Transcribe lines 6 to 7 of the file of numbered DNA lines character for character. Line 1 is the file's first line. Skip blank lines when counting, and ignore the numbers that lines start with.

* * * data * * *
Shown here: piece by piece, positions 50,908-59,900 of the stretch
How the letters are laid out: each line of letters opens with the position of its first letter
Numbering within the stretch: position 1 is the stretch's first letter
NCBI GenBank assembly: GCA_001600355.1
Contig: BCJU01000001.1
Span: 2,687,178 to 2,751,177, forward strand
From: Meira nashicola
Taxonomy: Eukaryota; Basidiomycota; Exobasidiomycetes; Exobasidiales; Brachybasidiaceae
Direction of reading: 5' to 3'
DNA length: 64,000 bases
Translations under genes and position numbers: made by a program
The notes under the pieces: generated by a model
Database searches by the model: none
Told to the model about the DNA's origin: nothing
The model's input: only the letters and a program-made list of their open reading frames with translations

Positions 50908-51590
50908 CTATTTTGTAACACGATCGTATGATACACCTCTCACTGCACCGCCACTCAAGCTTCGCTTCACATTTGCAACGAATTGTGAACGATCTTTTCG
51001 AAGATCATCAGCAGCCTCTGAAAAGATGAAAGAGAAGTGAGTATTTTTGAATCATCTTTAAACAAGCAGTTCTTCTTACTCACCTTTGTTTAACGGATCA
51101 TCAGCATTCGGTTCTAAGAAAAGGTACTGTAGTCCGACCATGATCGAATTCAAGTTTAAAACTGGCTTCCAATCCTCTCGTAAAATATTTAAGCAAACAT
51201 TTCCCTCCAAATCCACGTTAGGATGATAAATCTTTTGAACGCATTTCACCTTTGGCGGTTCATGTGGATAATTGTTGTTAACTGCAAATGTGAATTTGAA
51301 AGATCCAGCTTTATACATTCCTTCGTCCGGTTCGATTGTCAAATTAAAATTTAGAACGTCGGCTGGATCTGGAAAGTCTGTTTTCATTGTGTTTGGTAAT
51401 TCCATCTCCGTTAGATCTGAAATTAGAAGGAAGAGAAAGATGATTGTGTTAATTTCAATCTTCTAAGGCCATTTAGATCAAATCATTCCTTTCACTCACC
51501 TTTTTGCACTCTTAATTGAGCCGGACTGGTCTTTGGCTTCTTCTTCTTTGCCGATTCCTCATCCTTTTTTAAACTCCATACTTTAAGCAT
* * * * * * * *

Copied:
Span: 2,687,178 to 2,751,177, forward strand
From: Meira nashicola